[openstack-dev] [Heat] rough draft of Heat autoscaling API

Zane Bitter zbitter at redhat.com
Fri Nov 15 10:16:19 UTC 2013

On 14/11/13 19:58, Christopher Armstrong wrote:
> On Thu, Nov 14, 2013 at 10:44 AM, Zane Bitter <zbitter at redhat.com
> <mailto:zbitter at redhat.com>> wrote:
>     On 14/11/13 18:51, Randall Burt wrote:
>         Perhaps, but I also miss important information as a legitimate
>         caller as
>         to whether or not my scaling action actually happened or I've been a
>         little too aggressive with my curl commands. The fact that I get
>         anything other than 404 (which the spec returns if its not a
>         legit hook)
>         means I've found *something* and can simply call it endlessly in
>         a loop
>         causing havoc. Perhaps the web hooks *should* be authenticated? This
>         seems like a pretty large hole to me, especially if I can max
>         someone's
>         resources by guessing the right url.
>     Web hooks MUST be authenticated.
> Do you mean they should have an X-Auth-Token passed? Or an X-Trust-ID?

Maybe an X-Auth-Token, though in many cases I imagine it would be 
derived from a Trust. In any event, it should be something provided by 
Keystone because that is where authentication implementations belong in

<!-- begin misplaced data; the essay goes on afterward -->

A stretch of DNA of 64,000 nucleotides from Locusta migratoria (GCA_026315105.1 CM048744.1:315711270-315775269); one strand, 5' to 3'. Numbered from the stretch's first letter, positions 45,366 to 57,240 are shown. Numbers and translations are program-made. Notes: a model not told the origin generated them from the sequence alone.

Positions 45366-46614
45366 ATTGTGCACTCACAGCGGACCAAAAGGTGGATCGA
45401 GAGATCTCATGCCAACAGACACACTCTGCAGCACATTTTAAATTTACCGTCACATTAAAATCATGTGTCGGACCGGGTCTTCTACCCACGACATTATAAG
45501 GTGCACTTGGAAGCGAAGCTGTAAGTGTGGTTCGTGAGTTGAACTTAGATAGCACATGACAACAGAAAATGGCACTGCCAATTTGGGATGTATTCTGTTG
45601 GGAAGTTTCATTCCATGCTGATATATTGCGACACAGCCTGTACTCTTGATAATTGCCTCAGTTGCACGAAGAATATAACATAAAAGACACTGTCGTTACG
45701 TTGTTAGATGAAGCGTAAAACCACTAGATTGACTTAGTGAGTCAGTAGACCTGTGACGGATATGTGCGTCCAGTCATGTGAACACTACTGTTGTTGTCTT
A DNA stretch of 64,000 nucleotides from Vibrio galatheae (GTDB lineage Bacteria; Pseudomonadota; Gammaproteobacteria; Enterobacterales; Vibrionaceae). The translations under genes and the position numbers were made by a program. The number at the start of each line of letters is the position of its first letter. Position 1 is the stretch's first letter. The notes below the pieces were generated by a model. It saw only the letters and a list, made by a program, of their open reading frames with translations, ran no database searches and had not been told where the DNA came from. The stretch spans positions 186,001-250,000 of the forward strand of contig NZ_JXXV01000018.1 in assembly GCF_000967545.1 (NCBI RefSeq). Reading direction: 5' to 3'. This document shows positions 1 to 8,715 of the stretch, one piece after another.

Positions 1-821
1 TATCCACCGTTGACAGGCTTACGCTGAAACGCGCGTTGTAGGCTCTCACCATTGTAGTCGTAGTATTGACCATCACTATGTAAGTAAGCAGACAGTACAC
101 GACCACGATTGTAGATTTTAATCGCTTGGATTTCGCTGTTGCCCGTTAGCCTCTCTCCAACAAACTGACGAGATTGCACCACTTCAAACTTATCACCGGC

> The idea was that webhooks are secret (and should generally only be
> passed around through automated systems, not with human interaction).
> This is usually how webhooks work, and it's actually how they work now
> in Heat -- even though there's a lot of posturing about signed requests
> and so forth, in the end they are literally just secret URLs that give
> you the capability to perform some operation (if you have the URL, you
> don't need anything else to execute them). I think we should simplify
> this to to just be a random revokable blob.

This is the weakest possible form of security - the whole secret gets 
passed on the wire for every request and logged in innumerable places. 
There's no protection at all against replay attacks (other than, 
hopefully, SSL).

A signature, a timestamp and a nonce all seem like prudent precautions 
to add.


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